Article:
With any head coaching vacancy, a variety of names tend to pop up and get discussed in earnest, regardless of how remote the possibility is of the school landing a candidate.

Though tossing about those names does carry a modicum of entertainment value, for Arkansas, this is a critical hire — one that must give the Razorbacks the best chance at becoming relevant again in the SEC.

Here are the top five candidates who are being discussed as possible replacements for Chad Morris, who was let go on Sunday less than two years into his employment as head coach. Whether or not these five are even being seriously considered is irrelevant for this exercise.

1. Mike Norvell

Considered an Arkansas guy (he played and began his coaching career as a GA at Central Arkansas), Norvell has done a good job with Memphis. In his fourth season there, he has the Tigers in contention for a Cotton Bowl berth. Norvell was passed over for Morris in Arkansas’ previous search, so there may or may not be some ill will lingering. Norvell could continue to build with the type of players Morris recruited, which is important. Part of Morris’ problem was that he was trying to reimagine the Razorbacks’ offense, making a complete overhaul of it.

2. Gus Malzahn

Like Norvell, Auburn’s Malzahn is considered an Arkansas guy (he played and coached at Arkansas), and like Norvell, he could continue on and build with the type of player Morris was recruiting. That should be considered a key element in the coaching search. Not only would it prevent another roster overhaul, but it would follow a successful trend of offense that Alabama brought to the SEC and one that LSU is now employing with tremendous success.

3. Mike Leach

Same as above with regards to roster management and the trend in the SEC, going from a defense-oriented league to one dominated by fast-paced, wide-open offenses. Oh, the fun we’d have with Leach, currently Washington State’s coach, regaling us in his press conferences about things that have absolutely nothing to do with football. If nothing else, he’d bring interest back to the Arkansas program. And he’d win a few games along the way, as well.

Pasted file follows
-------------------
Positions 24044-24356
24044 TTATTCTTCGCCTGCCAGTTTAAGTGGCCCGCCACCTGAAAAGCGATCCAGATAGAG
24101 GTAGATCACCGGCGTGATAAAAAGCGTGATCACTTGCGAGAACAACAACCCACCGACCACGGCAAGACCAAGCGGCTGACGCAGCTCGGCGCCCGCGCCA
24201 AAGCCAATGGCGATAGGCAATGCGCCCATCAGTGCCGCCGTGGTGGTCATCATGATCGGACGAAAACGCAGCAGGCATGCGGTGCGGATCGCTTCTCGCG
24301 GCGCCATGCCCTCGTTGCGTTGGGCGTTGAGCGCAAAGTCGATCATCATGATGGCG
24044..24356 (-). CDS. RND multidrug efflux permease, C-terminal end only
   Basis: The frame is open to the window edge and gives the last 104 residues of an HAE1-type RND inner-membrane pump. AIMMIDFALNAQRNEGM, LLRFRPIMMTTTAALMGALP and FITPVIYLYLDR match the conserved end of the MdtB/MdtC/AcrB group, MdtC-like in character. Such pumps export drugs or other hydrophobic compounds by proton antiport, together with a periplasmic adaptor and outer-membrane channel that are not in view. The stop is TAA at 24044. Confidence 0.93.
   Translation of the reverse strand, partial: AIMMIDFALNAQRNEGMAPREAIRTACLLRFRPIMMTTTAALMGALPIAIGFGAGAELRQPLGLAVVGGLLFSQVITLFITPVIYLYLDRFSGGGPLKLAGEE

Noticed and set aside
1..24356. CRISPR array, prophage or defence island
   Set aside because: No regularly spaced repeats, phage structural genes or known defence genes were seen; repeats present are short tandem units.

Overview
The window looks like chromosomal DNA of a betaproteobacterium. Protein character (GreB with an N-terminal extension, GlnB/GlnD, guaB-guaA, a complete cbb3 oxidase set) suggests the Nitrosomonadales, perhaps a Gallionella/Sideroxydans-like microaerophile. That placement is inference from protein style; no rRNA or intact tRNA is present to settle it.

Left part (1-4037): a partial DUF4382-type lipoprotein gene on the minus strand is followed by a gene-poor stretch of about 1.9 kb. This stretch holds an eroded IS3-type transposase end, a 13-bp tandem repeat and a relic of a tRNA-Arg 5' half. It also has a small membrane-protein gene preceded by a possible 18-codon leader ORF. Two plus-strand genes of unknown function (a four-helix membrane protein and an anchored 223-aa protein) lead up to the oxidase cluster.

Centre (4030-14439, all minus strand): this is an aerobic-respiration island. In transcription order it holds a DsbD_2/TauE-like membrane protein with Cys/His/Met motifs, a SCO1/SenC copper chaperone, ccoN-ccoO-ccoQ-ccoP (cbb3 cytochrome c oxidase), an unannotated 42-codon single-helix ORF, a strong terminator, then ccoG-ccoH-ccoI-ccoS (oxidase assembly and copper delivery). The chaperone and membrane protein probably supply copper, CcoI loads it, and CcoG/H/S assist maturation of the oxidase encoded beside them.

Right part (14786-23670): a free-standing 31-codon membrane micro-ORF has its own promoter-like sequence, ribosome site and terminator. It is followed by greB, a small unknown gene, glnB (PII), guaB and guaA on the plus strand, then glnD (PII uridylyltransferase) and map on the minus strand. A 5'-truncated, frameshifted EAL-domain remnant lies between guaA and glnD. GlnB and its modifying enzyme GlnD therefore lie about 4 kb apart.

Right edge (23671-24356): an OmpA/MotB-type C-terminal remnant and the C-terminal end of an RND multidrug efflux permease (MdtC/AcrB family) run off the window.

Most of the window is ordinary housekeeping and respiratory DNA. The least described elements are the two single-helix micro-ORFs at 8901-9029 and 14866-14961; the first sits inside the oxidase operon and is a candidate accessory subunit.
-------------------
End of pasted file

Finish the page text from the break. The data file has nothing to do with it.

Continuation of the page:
Mike Leach would certainly bring some entertainment value to Arkansas. Photo by: Kirby Lee-USA TODAY Sports

4. Butch Jones

Is he really a serious candidate, or is agent Jimmy Sexton just doing what he does best, shining a spotlight on his clients and pumping them up as though they’re the best coach in the room? Jones seemed to have Tennessee headed in the right direction before a terrible 2017 sent him packing after consecutive nine-win seasons. The Razorbacks could certainly do worse, and have, but Jones wouldn’t be at the top of my list. He may be an excellent coach — Nick Saban wouldn’t have him roaming the sideline at Alabama if he weren’t — but he just comes across too much like Sgt. Carter in Gomer Pyle (check your MeTV local listings): a likable yet bumbling stooge. But that’s just me.

Social media reacts to Jones being linked to job

5. Lane Kiffin

Who’s ready to hop aboard the Lane Train? His offense would play at Arkansas, and he would certainly bring attention to the program, both good and bad. He was 7-6 in his only year as head coach at Tennessee, which in hindsight doesn’t look so bad now. And the same could be said for a 28-15 record over three-plus seasons as head coach at USC, a resume that included a 10-win season (10-2 in 2011), during which time the Trojans were under NCAA sanctions. So maybe it’s time for the Lane Train to steam on into Fayetteville?

What about Lunney?

That’s the list, but here’s a question to ponder. Does Arkansas already have its man in interim coach Barry Lunney Jr.? Before you laugh, consider this: He wouldn’t be the first current SEC West head coach to win the job after getting an opportunity first as that school’s interim. He wouldn’t even be the second.

Matt Luke was the interim at Ole Miss in 2017 before becoming the Rebels’ head coach the following season. And, of course, Ed Orgeron was the LSU interim in 2016 and became the head coach in 2017. He hasn’t done too badly since.

Over these final two games, albeit a small sample size, we’ll get somewhat of a feel for just how well the Razorbacks react to Lunney’s style. Who knows — maybe Arkansas’ next head coach is already on staff. Is the job already his to lose?